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Question on how Scripting languages are used in game development?

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I have a question about scripting languages(i.e. Lua, Python, ruby, etc). From what I've read on game development and even software development in general, scripting languages are used a lot. What I would like to know is how??? How do they incorporate the scripting language, I mean, like do they use a main programming language like C++ and somehow incorporate different lines of scripting code, and what specifically would a language like C++ and a scripting language be used for during game development???? Please, I am just really wondering and I don't know the answer.

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Their are several different ways you can use scripting languages in game development but the most common would be to write the core of the game in a language like c++ and have scripts for content like in game events and dialogue to avoid clustering the main code base and needing to recompile as much.

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Usually some high-level C++ functions are exposed/bound to the scripting language (e.g. to bind C++ and Lua together, you could use the LuaBind library), so that you can call C++ functions from within a script.

This allows a level designer to (for example), call a function to turn a light on or off, or tell an AI character to perform a scripted sequence (like running away from the player), etc... all without having to compile any C++ code. They could even edit their script code while the game is running.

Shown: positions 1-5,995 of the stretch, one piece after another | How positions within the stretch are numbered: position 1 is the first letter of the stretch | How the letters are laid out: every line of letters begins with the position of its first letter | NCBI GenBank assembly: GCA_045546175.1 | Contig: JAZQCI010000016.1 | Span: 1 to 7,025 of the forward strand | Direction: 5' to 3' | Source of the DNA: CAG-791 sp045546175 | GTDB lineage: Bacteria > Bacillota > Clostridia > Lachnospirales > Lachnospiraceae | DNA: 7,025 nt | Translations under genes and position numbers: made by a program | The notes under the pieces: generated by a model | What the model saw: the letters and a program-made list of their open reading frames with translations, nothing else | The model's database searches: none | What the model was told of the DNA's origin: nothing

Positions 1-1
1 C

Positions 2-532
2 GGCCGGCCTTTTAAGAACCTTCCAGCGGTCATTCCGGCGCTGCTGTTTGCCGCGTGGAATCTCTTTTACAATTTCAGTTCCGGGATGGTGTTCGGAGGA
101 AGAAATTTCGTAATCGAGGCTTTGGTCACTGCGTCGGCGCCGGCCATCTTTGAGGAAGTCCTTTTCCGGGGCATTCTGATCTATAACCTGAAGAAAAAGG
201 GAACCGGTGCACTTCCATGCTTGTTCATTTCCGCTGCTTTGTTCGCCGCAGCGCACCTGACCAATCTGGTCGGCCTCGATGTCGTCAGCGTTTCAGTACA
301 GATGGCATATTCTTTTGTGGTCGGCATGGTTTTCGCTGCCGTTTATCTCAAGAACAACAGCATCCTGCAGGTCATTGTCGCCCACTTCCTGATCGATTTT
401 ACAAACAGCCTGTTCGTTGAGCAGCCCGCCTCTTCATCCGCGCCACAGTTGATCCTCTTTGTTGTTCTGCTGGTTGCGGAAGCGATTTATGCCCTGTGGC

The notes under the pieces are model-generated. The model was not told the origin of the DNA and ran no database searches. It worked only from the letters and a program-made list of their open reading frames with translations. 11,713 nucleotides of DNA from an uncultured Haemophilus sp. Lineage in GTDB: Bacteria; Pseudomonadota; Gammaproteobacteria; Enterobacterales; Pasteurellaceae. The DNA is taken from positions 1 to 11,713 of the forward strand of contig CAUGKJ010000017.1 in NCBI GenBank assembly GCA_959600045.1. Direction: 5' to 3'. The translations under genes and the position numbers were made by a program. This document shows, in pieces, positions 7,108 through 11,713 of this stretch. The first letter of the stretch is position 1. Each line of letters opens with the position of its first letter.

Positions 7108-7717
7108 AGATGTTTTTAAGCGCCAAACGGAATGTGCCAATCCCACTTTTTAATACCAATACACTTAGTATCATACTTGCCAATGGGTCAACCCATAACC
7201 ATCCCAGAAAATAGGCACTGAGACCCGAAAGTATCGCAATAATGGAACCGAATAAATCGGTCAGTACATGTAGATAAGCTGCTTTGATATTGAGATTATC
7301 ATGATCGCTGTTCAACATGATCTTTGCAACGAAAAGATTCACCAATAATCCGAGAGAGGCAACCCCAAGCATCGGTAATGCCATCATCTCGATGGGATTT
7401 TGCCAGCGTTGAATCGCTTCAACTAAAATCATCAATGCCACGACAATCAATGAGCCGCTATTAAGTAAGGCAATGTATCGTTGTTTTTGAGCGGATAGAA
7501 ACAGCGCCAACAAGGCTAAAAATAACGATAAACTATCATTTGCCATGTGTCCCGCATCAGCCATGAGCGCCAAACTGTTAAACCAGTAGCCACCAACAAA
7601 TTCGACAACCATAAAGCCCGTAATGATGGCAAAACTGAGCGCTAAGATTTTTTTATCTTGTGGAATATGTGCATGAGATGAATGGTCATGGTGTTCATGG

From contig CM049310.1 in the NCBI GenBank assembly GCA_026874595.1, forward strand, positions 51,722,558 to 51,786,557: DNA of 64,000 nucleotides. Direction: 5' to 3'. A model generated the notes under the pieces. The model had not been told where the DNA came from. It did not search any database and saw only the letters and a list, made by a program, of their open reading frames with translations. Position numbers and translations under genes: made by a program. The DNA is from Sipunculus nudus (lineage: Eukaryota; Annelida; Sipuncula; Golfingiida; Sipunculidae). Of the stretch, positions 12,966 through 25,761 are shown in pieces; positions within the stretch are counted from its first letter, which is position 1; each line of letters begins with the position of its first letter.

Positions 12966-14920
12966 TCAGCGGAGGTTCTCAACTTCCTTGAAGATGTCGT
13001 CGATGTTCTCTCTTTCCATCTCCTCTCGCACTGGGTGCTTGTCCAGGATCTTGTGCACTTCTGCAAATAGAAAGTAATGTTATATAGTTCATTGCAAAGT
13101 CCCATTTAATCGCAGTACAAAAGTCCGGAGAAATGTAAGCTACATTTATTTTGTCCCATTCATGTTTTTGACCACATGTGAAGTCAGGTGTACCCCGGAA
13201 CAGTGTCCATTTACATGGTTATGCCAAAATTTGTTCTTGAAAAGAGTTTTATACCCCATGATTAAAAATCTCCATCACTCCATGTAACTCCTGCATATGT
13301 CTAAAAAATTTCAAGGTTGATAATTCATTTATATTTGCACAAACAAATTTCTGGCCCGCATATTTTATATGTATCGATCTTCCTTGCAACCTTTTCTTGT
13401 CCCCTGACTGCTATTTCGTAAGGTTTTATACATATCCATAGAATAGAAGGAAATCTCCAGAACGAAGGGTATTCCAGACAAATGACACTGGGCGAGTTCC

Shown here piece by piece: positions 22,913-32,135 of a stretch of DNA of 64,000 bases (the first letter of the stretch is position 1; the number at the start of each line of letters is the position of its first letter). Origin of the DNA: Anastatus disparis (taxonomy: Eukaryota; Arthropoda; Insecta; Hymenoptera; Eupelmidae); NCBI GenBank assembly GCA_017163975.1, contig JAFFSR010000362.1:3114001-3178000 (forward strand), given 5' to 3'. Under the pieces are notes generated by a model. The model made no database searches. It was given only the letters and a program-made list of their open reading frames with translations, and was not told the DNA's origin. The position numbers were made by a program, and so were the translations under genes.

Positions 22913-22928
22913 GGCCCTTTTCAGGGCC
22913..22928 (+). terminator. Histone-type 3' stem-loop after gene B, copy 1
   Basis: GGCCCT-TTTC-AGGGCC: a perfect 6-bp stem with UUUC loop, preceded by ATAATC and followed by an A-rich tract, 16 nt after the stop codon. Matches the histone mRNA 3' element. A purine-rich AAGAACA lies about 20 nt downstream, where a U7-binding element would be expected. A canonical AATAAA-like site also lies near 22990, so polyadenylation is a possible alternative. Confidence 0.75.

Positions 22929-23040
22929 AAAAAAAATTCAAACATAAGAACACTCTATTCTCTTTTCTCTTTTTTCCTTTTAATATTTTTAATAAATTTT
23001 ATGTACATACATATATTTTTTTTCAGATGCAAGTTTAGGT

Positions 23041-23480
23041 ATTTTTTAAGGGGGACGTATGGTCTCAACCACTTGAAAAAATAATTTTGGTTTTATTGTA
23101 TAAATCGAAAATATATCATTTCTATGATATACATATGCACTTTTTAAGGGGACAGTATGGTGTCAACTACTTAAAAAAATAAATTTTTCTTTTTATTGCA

In Supreme Commander, most of the actual game-play code is written in the Lua scripting language. This includes the user-interface, enemy AI opponents, unit statistics, etc... And then all the low-level stuff like graphics and physics are written in C++.

AFAIK WoW uses Lua as well, but only for the user-interface (so players can customise it by writing their own scripts).

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Avoiding the implementation details, I'll try to address what good scripting languages are.



The power of scripts is that you are allowing people to modify the course of execution without recompiling the full program itself.

Scripts are small programs. They must be compiled or interpreted, meaning they need to be validated, parsed, and processed. Very importantly: scripts must be debugged and generally must be profiled or optimized.

So this naturally leads to a few questions:

* Will people other than the programmers be editing it?
* What is the skill level of the people who will be writing the scripts?
* Will script writing and maintenance fall back to the programmers who are more comfortable and more efficient in the native programming language?
* Would integrated flash or other existing solutions be more appropriate than your own scripting tools or libraries?
* How much processing power will your scripting language require?
* Does it require a full comprehensive scripting language, or something simpler?
* How will scripts be debugged?
* How and when will they be validated?
* How will they be profiled when performance is an issue?
* Would a tool that generates intermediate data files be better than a formal scripting language?


Choosing a scripting language, or choosing not to use scripting, is highly dependant those answers.


Scripting tools introduce an additional development cost to programmers. They require additional debugging and tuning, and are a source of bugs. They make sense if you can offload enough work to non-programmers to justify it, or if you require the additional power of scripts after the release of the main executable.

My personal preference is that teams of 20 or less shouldn't bother with scripting languages. Use tools with data files that are processed in the tool chain, use exporters and scripts within Maya and Photoshop, keep constants in a few large tuning files, and so on. If non-programmers need to edit values, let them export the values from their favorite editors, or write a tool to edit the data files.

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